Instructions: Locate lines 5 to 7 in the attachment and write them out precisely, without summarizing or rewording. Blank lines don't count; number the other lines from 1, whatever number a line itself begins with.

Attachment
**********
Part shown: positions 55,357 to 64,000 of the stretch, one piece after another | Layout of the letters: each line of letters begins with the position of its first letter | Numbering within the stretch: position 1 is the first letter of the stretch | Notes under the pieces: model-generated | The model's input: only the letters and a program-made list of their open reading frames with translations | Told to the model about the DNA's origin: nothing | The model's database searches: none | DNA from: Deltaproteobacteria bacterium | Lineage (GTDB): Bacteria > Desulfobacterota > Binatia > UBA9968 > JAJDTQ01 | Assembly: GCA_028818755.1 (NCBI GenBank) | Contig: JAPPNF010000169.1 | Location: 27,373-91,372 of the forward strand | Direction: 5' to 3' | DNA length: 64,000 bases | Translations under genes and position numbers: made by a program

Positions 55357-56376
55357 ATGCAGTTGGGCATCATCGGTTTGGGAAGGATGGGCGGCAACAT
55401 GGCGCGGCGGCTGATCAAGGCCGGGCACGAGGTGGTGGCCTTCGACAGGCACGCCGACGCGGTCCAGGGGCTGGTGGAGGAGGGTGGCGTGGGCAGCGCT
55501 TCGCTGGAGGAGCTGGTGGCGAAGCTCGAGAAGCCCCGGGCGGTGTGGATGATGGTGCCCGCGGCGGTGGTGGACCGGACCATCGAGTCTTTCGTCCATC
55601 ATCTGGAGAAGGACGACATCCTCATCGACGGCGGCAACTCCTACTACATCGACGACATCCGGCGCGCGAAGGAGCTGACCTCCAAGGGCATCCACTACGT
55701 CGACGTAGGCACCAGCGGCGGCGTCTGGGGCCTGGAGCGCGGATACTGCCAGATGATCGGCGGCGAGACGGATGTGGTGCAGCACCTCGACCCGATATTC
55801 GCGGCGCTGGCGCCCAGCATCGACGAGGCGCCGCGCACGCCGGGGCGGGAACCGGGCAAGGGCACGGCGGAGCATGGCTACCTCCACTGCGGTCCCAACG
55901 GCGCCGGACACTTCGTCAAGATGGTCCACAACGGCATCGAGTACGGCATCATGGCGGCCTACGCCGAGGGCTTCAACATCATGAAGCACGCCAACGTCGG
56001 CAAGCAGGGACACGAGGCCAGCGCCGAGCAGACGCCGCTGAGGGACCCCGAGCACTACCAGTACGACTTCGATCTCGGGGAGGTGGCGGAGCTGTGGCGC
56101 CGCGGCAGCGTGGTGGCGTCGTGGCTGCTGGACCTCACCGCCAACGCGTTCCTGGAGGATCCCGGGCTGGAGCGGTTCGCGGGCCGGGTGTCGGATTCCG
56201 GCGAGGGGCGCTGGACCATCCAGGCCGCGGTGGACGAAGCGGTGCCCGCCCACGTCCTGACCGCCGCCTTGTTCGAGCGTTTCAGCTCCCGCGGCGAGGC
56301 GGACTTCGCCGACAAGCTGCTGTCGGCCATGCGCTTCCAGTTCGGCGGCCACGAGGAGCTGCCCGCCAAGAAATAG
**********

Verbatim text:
55501 TCGCTGGAGGAGCTGGTGGCGAAGCTCGAGAAGCCCCGGGCGGTGTGGATGATGGTGCCCGCGGCGGTGGTGGACCGGACCATCGAGTCTTTCGTCCATC
55601 ATCTGGAGAAGGACGACATCCTCATCGACGGCGGCAACTCCTACTACATCGACGACATCCGGCGCGCGAAGGAGCTGACCTCCAAGGGCATCCACTACGT
55701 CGACGTAGGCACCAGCGGCGGCGTCTGGGGCCTGGAGCGCGGATACTGCCAGATGATCGGCGGCGAGACGGATGTGGTGCAGCACCTCGACCCGATATTC